Despite the fact that interest rates were kept on hold at 0.75% this month, the Bank of England has warned that rate increases could be “more frequent” if the economy picks up.
The Bank has kept the base rate at 0.75% since August last year, with limited pressure to raise rates given steady inflation and growth figures. Markets are currently predicting just one interest rate rise by 2021.
However, Mark Carney, governor of the Bank of England, has warned that if there is clarity on Brexit and the transition to new trading arrangements go smoothly, with growth and inflation both picking up, more increases may be likely.
Speaking at a news conference, Mr Carney said; "If something broadly like this forecast comes to pass... it will require interest rate increases over that period and it will require more, and more frequent interest rate increases, than the market currently expects."
Impact of rising rates
If rate rises do become more frequent in the months to come than is currently anticipated, homeowners on variable or tracker rate deals will see their monthly payments increase.
Even a quarter percentage point increase could make a significant financial difference, so it makes sense to consider how you’d cope with steeper payments.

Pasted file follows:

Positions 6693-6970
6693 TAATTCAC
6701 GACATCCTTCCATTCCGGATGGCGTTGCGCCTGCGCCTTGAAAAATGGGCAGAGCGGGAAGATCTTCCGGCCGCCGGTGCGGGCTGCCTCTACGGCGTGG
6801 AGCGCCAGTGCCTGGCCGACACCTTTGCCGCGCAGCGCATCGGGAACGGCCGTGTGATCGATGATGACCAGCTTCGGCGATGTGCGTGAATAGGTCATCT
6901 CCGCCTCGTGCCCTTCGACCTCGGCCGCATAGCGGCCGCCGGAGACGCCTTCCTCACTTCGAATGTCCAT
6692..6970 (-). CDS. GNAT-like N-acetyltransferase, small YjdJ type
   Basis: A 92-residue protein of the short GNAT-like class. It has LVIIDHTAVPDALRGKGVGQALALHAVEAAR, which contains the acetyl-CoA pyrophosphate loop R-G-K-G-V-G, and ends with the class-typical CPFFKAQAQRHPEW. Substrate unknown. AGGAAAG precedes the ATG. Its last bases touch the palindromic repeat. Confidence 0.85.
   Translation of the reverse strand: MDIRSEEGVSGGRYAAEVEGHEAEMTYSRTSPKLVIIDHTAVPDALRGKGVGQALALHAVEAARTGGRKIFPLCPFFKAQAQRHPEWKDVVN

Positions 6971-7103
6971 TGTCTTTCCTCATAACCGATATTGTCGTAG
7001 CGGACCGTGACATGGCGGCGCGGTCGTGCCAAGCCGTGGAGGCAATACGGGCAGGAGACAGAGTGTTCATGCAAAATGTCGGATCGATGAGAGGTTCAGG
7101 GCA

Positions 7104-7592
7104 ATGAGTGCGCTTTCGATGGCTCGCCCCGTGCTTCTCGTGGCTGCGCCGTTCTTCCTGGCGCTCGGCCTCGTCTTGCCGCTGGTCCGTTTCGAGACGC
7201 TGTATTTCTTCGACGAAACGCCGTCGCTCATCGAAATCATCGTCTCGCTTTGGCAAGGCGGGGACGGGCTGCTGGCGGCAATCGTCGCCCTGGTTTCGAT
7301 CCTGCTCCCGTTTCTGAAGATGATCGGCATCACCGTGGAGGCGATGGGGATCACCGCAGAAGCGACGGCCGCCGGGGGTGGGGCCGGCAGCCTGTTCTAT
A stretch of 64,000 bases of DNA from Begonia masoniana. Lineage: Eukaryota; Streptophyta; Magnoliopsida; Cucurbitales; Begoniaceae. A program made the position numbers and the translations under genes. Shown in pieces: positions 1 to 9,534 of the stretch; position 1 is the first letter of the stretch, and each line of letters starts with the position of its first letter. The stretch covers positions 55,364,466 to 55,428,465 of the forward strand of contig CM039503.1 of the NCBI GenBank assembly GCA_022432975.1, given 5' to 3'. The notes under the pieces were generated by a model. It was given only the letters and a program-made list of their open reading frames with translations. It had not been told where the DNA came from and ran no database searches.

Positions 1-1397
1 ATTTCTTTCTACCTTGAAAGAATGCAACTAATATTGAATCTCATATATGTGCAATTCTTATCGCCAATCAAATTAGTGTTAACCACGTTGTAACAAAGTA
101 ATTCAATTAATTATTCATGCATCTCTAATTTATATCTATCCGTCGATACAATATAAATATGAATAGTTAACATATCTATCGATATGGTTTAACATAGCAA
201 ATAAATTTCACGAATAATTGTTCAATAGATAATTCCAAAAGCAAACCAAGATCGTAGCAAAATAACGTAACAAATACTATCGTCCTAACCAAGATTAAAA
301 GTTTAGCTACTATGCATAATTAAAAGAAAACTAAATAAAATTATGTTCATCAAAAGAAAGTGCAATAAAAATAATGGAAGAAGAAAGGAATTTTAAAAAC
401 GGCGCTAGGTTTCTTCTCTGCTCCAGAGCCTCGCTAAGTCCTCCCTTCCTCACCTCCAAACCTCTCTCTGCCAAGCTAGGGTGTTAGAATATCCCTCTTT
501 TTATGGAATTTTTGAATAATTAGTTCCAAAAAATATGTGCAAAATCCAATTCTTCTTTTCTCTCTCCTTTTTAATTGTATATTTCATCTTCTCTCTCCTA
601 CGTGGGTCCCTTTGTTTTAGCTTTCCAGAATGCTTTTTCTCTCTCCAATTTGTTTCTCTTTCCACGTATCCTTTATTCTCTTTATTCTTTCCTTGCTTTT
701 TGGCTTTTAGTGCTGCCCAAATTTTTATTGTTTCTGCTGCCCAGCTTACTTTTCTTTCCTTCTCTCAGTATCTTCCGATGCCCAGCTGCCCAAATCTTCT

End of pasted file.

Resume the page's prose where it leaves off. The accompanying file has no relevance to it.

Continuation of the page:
For example, someone with a £200,000 repayment mortgage over 25 years, on a typical standard variable rate of 4.5%, would see their monthly payments rise from £1,112 to £1,140 if rates rose by a quarter percent and their lender passed this increase on in full.
Based on a higher SVR of 4.75%, the same mortgage would cost them £336 more a year.
Remortgage for greater certainty
If you think you’d struggle to cope with steeper costs and aren’t tied to your existing deal, you may want to think about locking into a fixed rate mortgage sooner rather than later, so that your payments won’t change even if interest rates do.
The good news is that there are currently plenty of great mortgage deals to choose from, with several five-year fixed rates available at well below 2%.
Many deals also come with tempting incentives such as free legal fees or cashback, which can help towards moving costs.
Even if your current deal isn’t due to finish for another few months, you might want to consider securing your next mortgage now, as many remortgage offers are valid for between three and six months from the date they’re issued.
Are you ready for higher interest rates?